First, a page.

How safe is one equipped against spyware? Just as much as with politicalspying, it is possible to be paranoid, but this may be something to worry aboutin the not-too-distant future. In fact, spyware is not just one type of securitybreach; there are several. The commonest is the cookie. The original idea of thecookie is to store information on a user's hard disk about one's access to a Website. For example, one legitimate use would be to store registration informationabout a forum access, so that there is no need to enter the user ID and passwordeach time. Theoretically, only the Web site accessed should be able to read theinformation on a cookie, but this is not an inviolable rule and this is wherethe weakness lies. If a cookie has recorded, for example, your credit cardnumber, even in encrypted form, then there is a potentially dangerous weakness.Web browsers can be set to stop all cookies, which may be a wise decision,although an operational pain or to ask permission before recording one. Myadvice is to use the latter and allow cookies only from reliably known sitesthat you are likely to visit regularly. If you cannot gain access to a site thatyou absolutely must visit, without recording one, then do so but remove it againmanually from your hard disk, immediately afterwards, if you are worried.Browsers have this possibility. However, it does not stop at cookies. Anygraphics you download and especially if you click on banner advertisements(hence the synonym "adware"), may be used to hide a small executable that can bedownloaded on your computer. This can be used to send information on thecontents of your hard disks and how you browse to the perpetrator or even toinstall a spyware programme, totally transparently. Unless, you have a spywaredetector and remover, anyone who browses the Internet indiscriminately may wellhave several such files hidden within his operating system. Of course, it isunlikely that spyware would be installed from a reliable, known site, but bewareof advertisements anywhere. However, "unlikely" is not a synonym of"impossible", especially if the site was conceived by an unscrupulous thirdparty. Free software is also often "spywared", so be careful what you downloadfor free. Some companies openly offer "spywared" and "unspywared" versions, witha difference of price. With a good firewall, you should theoretically fearnothing as the port for outgoing information should be closed, but it ispossible to use shared open ports, so it is not absolutely safe. Even if youdelete the application, the spyware system remains active on your system.Spyware should not be confused with its cousin, the Trojan Horse, which shouldbe detectable as a virus.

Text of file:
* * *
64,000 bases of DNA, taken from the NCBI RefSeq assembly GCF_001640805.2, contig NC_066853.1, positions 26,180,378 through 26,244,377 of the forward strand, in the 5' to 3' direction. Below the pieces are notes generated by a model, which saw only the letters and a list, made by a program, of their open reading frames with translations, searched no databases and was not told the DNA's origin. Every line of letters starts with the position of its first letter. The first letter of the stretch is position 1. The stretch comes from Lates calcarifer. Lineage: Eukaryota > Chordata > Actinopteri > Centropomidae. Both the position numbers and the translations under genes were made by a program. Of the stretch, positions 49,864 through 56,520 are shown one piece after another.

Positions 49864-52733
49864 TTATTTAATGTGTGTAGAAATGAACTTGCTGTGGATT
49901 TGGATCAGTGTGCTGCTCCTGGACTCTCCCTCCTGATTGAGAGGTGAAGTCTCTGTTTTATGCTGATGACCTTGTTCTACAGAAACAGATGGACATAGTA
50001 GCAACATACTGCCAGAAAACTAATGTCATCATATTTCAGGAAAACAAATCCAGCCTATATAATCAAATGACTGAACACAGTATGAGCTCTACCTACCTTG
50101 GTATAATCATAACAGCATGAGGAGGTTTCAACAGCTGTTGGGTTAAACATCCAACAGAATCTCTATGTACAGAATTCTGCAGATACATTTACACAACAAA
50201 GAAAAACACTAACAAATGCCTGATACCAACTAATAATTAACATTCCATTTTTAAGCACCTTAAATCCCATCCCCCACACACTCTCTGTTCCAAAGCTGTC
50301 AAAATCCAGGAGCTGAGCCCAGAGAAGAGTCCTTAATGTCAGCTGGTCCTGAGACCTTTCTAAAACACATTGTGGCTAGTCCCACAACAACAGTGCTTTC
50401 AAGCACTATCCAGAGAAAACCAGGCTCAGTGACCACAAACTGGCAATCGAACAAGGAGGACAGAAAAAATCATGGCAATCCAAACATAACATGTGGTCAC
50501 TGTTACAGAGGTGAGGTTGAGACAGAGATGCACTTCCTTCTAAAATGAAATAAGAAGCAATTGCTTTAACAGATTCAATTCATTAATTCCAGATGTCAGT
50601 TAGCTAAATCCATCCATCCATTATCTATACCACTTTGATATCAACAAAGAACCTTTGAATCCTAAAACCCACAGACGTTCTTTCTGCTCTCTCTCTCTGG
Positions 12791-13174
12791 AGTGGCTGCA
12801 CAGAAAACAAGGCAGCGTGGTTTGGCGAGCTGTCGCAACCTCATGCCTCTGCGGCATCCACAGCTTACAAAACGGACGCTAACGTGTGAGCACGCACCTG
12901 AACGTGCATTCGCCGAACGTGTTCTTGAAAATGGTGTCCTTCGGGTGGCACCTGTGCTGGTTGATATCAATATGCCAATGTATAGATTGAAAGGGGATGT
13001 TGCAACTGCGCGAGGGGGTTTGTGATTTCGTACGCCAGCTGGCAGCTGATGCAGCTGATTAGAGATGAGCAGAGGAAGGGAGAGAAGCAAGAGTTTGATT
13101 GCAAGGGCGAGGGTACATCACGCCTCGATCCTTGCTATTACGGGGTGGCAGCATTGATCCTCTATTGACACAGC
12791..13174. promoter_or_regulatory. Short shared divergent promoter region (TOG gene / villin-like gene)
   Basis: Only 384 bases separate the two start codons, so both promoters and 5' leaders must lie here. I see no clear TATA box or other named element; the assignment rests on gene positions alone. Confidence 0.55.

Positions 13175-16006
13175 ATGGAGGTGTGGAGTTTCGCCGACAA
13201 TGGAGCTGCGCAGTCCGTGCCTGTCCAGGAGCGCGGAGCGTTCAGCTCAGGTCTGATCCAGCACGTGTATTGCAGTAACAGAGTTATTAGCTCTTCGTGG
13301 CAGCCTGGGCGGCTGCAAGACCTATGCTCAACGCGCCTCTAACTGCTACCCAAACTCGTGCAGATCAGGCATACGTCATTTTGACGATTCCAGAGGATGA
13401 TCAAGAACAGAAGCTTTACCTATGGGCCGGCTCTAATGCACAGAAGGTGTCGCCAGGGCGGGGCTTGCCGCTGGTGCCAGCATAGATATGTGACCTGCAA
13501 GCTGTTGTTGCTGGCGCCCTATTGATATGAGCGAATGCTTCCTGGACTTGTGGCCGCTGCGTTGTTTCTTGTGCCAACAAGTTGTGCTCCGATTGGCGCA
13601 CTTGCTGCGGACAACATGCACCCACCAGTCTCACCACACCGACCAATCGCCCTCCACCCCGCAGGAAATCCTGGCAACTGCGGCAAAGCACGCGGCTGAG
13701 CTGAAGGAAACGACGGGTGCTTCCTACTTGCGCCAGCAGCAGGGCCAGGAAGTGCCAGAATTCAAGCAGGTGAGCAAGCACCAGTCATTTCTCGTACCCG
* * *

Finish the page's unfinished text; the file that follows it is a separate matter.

Now, how can you cure this problem? There are some free or paying softwareswhich claim to be able to detect and remove spyware applications on yourcomputer. However, they do not come without a price. If you remove spyware thatcame with a freebie software, the software may no longer work or it may evenblock your Internet access altogether. There have been reports that they maystop the operating system itself from working. Dire as all this sounds, theproblem has not yet reached endemic proportions. I have recently tested myInternet computer and found 44 instances of potential spyware. Of these, 42 wereinstalled from a CD-ROM of an OEM version of a well-known software, suppliedlegally with my computer. The testing software reported zero use of it, and Iassume that it was to monitor potential abuse of OEM software. One was a "real"cookie spyware that "arrived" a couple of years ago and had reported back fourtimes, before I installed a firewall. The last one was initiated with an updateof a browser video plug-in and monitored when it was used (which was rare),again before the firewall blocked it (I had allowed the firewall to communicateduring the installation of the plug-in, but subsequently blocked it again).
For our first visit, let us go to the ubiquitous IPC site. A little browsingtakes us into the list server archives and, sure enough, there is an HDI forum.This was apparently started in June 2001. In 2 years, we can expect a livelydiscussion on this topical and technically challenging issue, don't you think?To my total surprise, one question has been asked, with half an answer,twice-offered (does this make a full answer?). Does this apparent lack ofinterest mean that HDIS technology is a solution waiting for a problem or is thetechnology so simple that questions need not to be asked? From my experience,neither, especially as some of the other forums receive some stupid questions onmature techniques, so why wouldn't this one? Let us dig deeper, now. I did asite search using "microvia" as a key word; ah, that is better, 72 responses butno 5 star ones. The single 4 star reply is entitled HDI and MicroviaTechnology, right up our alley. This page gives a four-paragraph summary ofwhat it means, with no great technical detail. More important, it gives links to26 technical papers presented at IPC conferences over the last years, publishedin PDF format. At last, some good information. I must say, though, that I thinkit is a pity that the file size is not shown beside each link, as some of themare quite big, involving several minutes download on a DUN connection. Anyway,this is a good source to find some useful information.